August 6, 2008

More signs the bottom of the real estate market has been reached

2901 Broadway Street

Burbed reader Herve thought it would be good to point this unique property out. Apparently it’s been on the market 2 years ago for $75 million (really?).

In any case, it is now just at $48 million – another sure sign the real estate market has bottomed out and that it is now a great time to jump back in.

Just think, if you got a smart enough mortgage, you could easily buy this and get at least $22 million in instant equity. Wowsers!

What are you waiting for?

Comments (13) -- Posted by: burbed @ 5:26 am

13 Responses to “More signs the bottom of the real estate market has been reached”

  1. bob Says:

    What is that? A hotel?Is it being sold as a residence or a commercial building?

  2. sonarrat Says:

    It’s a mansion on Billionaire’s Row. $3000 a square foot is not unusual on this street.

  3. Area 51 Says:

    I used to jog by that house all the time when I lived in SF. No question it was a real mansion (not 2×4 Mc Mansion) but was a little run down at the time. I always wondered what it looke dlike inside. Very cool.

  4. madhaus Says:

    Did you notice you grabbed that frame when the lower left was starting to fade into an interior shot of the reception hall? Interesting weird transparent effect there. I guess for 48 mil you can get translucent structural walls.

  5. Herve Says:

    I like the shot in the garage: a Rolls-Royce and an old VW Beetle.

  6. RealEstater Says:

    Guys,

    Here are some explanations about the useless data Madhaus extracts from the Mercury News each month:

    http://www.trulia.com/voices/Home_Selling/Real_estate_sales_in_palo_alto_in_-33376–

    Some notable quotes:

    “the numbers posted in the Mercury News are useless, as are most of the articles they write based on these numbers. It’s not because the numbers themselves are false, but with faulty interpretation.”

    “I think it may have been Mark Twain that said “There are lies, damn lies, and statistics.”
    The fact is that statistics cannot really lie, but the data becomes so convoluted and confusing that it’s difficult to arrive at a rational conclusion.”

  7. RealEstater Says:

    …I mean each week

  8. Pralay Says:

    Here are some explanations about the useless data Madhaus extracts from the Mercury News each month:

    http://www.trulia.com/voices/Home_Selling/Real_estate_sales_in_palo_alto_in_-33376–

    Some notable quotes:
    ——-

    Ha ha! RealEstater forgot mention that the guy said that is a “Real Estate Pro” (Ronald Marcos). Atleast he did not introduced himself is an average hitech guy.

  9. Real Estater Says:

    Madhaus,

    When will you be posting more useless data?

  10. madhaus Says:

    I love it when “tech guys” quote other “tech guys” to support their “tech answers.” Let’s see what the “tech guy”‘s tech guy had to say in this thread:

    Hi Marco – the numbers posted in the Mercury News are useless, as are most of the articles they write based on these numbers. It’s not because the numbers themselves are false, but with faulty interpretation. The problem begins with confusion over what the median price represents and how it is calculated. It is simply the midpoint of the homes sold. Example: if 5 homes sell the first week of April ’07 for $600K, $900k, $1 mil., $2 mil., and $2.5mil., the median would be $1 mil. Then in April ’08, only 3 homes sell with prices of $875k, $900k, and $3 mil., so the median price is $950k. The Merc. would report prices down -10% and sales down -40%. While this may be factual, there are two reasons why this info is not useful: a very slow market provides too few data entries and weekly comparisons are too short of a time frame. This is not unique to Palo Alto. If you follow the Mercury News statistics weekly, it’s not unusual to see many zipcodes that are down -30% one week and up +30% the next.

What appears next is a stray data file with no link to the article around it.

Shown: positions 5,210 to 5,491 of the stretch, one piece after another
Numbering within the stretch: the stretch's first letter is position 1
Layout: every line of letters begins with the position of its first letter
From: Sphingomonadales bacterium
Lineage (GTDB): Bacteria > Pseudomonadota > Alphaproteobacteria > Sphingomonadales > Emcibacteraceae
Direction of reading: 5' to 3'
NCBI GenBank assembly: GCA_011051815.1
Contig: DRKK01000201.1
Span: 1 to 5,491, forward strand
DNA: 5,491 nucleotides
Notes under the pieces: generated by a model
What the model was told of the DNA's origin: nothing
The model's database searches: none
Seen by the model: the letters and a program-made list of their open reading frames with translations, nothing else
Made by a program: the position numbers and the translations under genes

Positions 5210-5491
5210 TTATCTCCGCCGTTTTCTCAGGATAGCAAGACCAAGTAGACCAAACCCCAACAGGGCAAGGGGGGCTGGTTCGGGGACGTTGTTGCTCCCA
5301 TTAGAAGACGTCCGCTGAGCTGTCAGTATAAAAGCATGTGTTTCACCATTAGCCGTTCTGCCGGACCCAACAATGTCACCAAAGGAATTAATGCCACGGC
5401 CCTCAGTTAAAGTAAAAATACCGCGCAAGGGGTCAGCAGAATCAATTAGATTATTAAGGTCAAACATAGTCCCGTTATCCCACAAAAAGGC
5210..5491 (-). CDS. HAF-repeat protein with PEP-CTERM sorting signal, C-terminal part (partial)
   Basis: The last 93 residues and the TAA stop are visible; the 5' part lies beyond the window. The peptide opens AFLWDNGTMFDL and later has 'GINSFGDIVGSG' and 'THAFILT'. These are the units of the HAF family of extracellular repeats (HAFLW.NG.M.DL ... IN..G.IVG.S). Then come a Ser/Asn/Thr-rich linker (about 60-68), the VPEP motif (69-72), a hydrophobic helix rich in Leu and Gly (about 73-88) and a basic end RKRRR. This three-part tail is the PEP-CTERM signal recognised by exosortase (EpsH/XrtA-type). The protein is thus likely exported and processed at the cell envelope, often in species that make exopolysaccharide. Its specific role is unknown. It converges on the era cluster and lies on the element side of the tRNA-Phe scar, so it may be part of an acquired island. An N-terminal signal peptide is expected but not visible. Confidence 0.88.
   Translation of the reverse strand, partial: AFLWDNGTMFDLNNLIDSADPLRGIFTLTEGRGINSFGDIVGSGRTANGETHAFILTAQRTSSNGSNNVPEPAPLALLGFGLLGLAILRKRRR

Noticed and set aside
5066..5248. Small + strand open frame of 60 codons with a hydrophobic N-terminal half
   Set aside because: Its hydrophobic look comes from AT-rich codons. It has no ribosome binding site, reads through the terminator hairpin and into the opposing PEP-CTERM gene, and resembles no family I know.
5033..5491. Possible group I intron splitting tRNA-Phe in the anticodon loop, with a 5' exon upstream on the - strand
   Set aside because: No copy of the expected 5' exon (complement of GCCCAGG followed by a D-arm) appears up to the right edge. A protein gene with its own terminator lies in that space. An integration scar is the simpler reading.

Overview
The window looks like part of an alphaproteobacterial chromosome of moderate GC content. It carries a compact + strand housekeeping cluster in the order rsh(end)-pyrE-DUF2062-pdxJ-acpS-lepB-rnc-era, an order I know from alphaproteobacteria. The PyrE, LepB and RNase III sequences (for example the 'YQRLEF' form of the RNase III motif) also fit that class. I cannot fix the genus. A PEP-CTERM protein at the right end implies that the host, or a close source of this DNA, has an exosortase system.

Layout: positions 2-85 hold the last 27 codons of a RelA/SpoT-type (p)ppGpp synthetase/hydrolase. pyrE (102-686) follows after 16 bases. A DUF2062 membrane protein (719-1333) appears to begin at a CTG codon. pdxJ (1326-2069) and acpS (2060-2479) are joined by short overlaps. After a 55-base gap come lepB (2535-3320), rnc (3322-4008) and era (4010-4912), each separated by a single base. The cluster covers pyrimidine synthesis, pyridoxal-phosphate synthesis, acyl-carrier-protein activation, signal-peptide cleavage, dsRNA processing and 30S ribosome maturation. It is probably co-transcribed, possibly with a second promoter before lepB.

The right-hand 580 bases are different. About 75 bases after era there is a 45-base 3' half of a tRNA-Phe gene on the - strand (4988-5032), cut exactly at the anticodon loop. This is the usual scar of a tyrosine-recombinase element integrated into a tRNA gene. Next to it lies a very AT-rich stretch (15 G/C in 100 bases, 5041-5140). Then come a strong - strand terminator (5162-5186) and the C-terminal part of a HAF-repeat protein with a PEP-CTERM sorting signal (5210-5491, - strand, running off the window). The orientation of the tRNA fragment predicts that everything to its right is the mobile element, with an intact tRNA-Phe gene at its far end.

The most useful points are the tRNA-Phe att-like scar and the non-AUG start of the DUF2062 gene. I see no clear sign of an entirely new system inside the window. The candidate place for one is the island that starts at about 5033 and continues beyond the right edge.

Median price is only a reliable measure of long term trends over wide areas. The key to proper valuation will not be found in the pages of the Mercury News and you can’t arrive at the value of any individual home based on the median price of a zipcode.
    I hope you find this, and my previous posting, useful in understanding the market. Emphasis mine — madhaus

    So basically the tech guy, who doesn’t seem to understand that the median of 875, 900, and 3000 is actually 900 (not 950), is complaining about using the median as an average (which he doesn’t understand) and that he’d prefer the arithmetic mean, which tends to respond more to outliers.

    I think I’d go with Dataquick over this “tech guy.” But a real estate pro such as Roland wouldn’t be discrediting numbers he doesn’t like, would he? And note his other helpful comment, those numbers are down because there aren’t enough sales that week. Except we know the DQ numbers are a 4-week trailing indicator, so nice try, Roland.

  11. Herve Estater Says:

    Reduced to $45M. Buy with redfin and save $562,500!

  12. Moo-ha-ha-ha! Burbed’s Most Loved Series EVER! | Burbed.com Says:

    […] and it is left as an exercise to the reader why 94115, location of this fine property (which was featured on Burbed twice!) is now #476, ranking it six spots below the prestigious community of San […]

  13. OMFG is this THE END of those %$#@ Zip Codes? Rly? | Burbed.com Says:

    […] hope this place looks familiar to you, because it’s already been on Burbed twice (two different features). This white elephant has been sitting on Redfin a mere 1685 days, so it will […]


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